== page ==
Yoga is a great way to unwind, achieve some inner peace, and improve overall flexibility. But can it double as a cardio and strength-training workout too?
Expert Kelsey Vasileff, yoga instructor and owner of Southern Sqweeze, weighs in.
Beyond Stretch and Meditation
If yoga doesn’t come to mind when thinking of a workout that gets your heart rate up and pushes your muscles to their limit, you’re not alone. But while it may seem like yoga is geared more toward relaxation and peace of mind, there are actually plenty of types that demand a high level of physical exertion and offer a great whole-body workout.
“The aerobic and strength training benefits of yoga depend largely on what kind of yoga you do and the level of intensity you desire,” explains Kelsey. “There are many ways to increase heart rate in a yoga class. Between the rhythmic breathing and moving through poses, your heart will definitely start working hard, especially during those poses that keep you in a chair position for three minutes straight!”
What’s the best type of yoga for cardio?
According to Kelsey, that would be Vinyasa, or “flow” yoga – a powerful style of yoga where you move fluidly
from one pose to the next while connecting your breathing to the movement. You can modify the intensity of the pose sequence to be harder or easier, depending on your level of experience and fitness. “Each teacher will guide differently, but for the most part you
move a lot!” Kelsey says.
Did you know?
Vinyasa yoga classes typically burn 445 calories per hour, which is the same amount as jogging at a slow pace for 60 minutes.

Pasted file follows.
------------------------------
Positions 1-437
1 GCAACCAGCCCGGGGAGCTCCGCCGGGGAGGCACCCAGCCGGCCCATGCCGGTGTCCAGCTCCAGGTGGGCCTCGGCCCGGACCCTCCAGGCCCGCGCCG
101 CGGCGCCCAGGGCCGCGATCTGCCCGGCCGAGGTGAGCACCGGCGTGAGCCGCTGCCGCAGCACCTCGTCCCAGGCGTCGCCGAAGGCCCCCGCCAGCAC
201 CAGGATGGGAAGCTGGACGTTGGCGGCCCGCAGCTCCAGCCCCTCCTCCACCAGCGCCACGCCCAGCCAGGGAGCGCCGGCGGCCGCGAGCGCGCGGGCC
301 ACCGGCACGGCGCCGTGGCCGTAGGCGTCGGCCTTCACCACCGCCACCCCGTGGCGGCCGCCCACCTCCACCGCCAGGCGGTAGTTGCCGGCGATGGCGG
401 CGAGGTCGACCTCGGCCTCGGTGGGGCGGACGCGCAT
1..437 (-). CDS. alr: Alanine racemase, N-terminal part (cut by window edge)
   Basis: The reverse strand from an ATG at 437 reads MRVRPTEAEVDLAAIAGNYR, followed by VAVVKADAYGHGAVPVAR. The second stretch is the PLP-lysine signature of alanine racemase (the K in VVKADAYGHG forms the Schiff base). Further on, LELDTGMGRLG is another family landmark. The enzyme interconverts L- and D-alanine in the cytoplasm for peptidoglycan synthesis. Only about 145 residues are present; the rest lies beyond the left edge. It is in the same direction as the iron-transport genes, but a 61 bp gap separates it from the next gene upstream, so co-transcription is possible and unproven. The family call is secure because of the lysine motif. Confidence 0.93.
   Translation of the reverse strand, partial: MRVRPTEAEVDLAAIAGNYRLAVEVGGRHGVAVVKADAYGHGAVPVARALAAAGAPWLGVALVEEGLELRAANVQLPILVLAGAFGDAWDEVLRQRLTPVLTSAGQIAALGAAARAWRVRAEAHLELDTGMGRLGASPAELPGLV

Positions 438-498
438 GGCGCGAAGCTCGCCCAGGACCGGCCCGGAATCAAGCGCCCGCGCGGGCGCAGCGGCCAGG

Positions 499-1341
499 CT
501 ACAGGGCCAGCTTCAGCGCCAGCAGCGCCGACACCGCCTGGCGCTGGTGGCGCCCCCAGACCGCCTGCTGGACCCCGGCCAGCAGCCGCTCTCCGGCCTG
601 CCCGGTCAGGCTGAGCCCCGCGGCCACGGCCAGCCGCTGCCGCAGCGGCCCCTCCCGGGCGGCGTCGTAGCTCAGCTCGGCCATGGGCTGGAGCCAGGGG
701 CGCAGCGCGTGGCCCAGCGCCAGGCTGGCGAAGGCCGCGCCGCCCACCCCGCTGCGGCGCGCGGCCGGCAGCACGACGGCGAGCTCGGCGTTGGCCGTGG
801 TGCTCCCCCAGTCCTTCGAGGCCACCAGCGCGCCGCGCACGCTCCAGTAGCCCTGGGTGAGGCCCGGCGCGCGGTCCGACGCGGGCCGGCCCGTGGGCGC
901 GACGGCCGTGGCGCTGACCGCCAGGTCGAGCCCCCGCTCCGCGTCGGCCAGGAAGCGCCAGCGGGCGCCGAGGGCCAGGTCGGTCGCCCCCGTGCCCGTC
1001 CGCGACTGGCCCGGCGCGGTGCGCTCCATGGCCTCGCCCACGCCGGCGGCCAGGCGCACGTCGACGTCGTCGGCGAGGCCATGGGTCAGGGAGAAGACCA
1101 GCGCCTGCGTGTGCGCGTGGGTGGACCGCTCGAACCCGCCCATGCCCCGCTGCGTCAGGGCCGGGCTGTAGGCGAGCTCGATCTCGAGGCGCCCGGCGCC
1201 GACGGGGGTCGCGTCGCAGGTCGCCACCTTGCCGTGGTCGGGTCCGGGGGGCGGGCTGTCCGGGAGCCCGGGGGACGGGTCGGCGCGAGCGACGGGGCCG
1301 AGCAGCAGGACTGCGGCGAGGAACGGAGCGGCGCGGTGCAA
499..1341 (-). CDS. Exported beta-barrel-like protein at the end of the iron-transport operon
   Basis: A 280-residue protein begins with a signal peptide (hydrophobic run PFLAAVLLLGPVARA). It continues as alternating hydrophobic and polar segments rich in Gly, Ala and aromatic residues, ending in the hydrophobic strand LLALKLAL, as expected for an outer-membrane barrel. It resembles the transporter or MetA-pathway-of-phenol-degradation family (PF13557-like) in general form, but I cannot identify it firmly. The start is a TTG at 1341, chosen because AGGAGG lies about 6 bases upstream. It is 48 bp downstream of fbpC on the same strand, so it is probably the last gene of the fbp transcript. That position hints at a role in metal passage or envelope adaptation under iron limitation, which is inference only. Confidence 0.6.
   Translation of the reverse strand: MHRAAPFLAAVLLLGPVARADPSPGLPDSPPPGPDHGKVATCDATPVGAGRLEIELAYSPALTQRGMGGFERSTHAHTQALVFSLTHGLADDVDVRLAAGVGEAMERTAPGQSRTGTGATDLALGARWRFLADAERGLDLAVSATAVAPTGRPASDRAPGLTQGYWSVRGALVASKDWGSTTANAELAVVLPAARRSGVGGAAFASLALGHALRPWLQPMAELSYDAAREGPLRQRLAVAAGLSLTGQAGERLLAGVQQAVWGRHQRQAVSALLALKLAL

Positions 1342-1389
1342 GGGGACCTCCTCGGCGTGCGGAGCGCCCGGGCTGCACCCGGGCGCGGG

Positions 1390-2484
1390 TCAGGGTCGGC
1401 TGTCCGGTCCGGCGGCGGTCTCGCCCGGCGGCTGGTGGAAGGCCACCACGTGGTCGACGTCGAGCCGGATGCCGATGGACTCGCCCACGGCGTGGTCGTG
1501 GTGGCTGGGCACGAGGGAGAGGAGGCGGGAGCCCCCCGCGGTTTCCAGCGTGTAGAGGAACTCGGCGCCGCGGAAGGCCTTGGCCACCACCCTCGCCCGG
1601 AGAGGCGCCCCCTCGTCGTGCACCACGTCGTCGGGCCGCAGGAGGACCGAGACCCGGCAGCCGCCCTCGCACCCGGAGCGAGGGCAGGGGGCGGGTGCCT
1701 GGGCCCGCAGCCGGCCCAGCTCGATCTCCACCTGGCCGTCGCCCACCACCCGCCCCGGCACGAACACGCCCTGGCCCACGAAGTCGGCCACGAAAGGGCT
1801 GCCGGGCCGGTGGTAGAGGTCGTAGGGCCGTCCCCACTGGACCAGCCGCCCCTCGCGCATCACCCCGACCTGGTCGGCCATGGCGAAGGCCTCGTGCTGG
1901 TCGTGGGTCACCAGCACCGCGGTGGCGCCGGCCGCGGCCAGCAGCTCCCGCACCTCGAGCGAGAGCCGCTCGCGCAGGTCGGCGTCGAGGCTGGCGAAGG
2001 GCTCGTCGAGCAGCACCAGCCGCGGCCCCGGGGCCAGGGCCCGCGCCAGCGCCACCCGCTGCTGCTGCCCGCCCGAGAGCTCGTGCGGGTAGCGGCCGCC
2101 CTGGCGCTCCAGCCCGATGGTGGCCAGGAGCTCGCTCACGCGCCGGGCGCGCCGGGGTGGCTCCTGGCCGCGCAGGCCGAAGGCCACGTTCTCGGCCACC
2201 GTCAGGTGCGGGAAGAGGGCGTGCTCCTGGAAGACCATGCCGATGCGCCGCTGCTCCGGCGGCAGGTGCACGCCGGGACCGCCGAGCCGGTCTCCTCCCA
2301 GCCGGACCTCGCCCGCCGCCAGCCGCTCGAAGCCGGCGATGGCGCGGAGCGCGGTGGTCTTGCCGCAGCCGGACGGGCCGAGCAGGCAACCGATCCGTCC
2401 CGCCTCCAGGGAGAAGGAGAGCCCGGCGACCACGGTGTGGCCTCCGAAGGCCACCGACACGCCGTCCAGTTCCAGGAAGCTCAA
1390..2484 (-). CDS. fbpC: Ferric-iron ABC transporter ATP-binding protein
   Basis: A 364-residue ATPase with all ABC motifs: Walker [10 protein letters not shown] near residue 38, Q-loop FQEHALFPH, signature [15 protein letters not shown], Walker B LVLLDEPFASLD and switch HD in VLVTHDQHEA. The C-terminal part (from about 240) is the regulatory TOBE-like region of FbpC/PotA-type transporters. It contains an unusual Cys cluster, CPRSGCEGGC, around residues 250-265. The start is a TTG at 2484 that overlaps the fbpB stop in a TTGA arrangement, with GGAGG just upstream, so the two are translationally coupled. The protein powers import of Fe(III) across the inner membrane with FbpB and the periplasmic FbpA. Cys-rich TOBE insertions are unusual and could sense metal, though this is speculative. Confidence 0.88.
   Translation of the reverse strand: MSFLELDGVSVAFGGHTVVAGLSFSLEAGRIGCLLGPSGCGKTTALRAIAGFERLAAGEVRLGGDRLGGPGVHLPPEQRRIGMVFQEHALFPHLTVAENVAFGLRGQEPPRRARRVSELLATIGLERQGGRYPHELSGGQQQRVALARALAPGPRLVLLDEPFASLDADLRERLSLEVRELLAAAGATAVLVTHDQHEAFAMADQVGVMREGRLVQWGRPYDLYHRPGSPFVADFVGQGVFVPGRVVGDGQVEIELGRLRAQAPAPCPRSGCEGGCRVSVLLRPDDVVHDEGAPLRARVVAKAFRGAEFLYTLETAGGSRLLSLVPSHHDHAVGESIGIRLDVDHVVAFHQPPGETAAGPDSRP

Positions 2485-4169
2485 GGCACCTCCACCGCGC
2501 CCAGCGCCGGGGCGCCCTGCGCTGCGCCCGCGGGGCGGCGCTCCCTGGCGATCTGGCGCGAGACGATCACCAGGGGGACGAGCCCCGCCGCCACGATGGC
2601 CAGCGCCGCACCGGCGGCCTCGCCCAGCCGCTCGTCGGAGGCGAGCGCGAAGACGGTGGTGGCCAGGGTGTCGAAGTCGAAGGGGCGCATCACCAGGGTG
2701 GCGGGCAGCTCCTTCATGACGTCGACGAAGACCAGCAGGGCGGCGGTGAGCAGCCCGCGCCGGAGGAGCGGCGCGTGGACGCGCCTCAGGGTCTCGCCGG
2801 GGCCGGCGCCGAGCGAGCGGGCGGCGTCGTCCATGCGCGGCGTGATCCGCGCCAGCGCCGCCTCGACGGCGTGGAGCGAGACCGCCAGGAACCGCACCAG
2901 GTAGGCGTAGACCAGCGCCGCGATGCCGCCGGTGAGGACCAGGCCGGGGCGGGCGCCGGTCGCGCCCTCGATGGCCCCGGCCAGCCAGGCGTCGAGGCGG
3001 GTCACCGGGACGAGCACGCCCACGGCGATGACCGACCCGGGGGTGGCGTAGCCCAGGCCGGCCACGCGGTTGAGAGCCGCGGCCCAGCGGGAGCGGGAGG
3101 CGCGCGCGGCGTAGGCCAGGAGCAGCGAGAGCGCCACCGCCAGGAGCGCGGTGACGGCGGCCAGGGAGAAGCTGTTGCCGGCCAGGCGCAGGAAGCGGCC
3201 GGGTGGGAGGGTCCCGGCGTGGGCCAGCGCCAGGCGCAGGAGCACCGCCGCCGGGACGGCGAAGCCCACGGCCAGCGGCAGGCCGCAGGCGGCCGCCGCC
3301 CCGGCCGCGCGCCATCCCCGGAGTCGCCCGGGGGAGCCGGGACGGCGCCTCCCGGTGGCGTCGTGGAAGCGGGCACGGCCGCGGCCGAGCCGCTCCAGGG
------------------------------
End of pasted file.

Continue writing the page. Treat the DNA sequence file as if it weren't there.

A more cardio-oriented yoga can be challenging and move quicker than other styles, so if you’re trying it for the first time, pace yourself! “If you’re a beginner, it’s really important to pay attention to your breathing and your body,” says Kelsey. “If you start to feel uncomfortable or are struggling with a certain pose, it’s definitely OK to take a break. Often, people feel pressure to do everything the first time, but the poses are just suggestions. Keep in mind that you don’t need to do anything that doesn’t feel right.”
People who are starting out for the first time will also want to be sure to find a great teacher. It’s essential to learn how to do the poses correctly so you don’t hurt yourself.
It’s Not Either/Or
Depending on the type you choose, yoga by itself can be enough to develop fitness, but there’s no reason to sell yourself short by never branching out, either.
“In the beginning, the purpose of yoga was to allow the body to sit still and meditate for a long period of time, so as a type of exercise, you could say it’s been a pairing mechanism from day one,” says Kelsey. “The main reason I think it’s great to pair it with something else is that our bodies love variety.” So take a spin class, go for a run, or do some weight training. Personal trainers and fitness gurus say variation through cross-training is always a good idea, and you might just find yourself a better yogi in the meantime!
Did you know?
Vinyasa is a Sanskrit word which means “connection.” It refers to the connection between the movement and the breath. Some very popular yoga styles, such as Ashtanga and Power Yoga, make use of the Vinyasa method, but they are most often called by their individual names for the sake of clarity.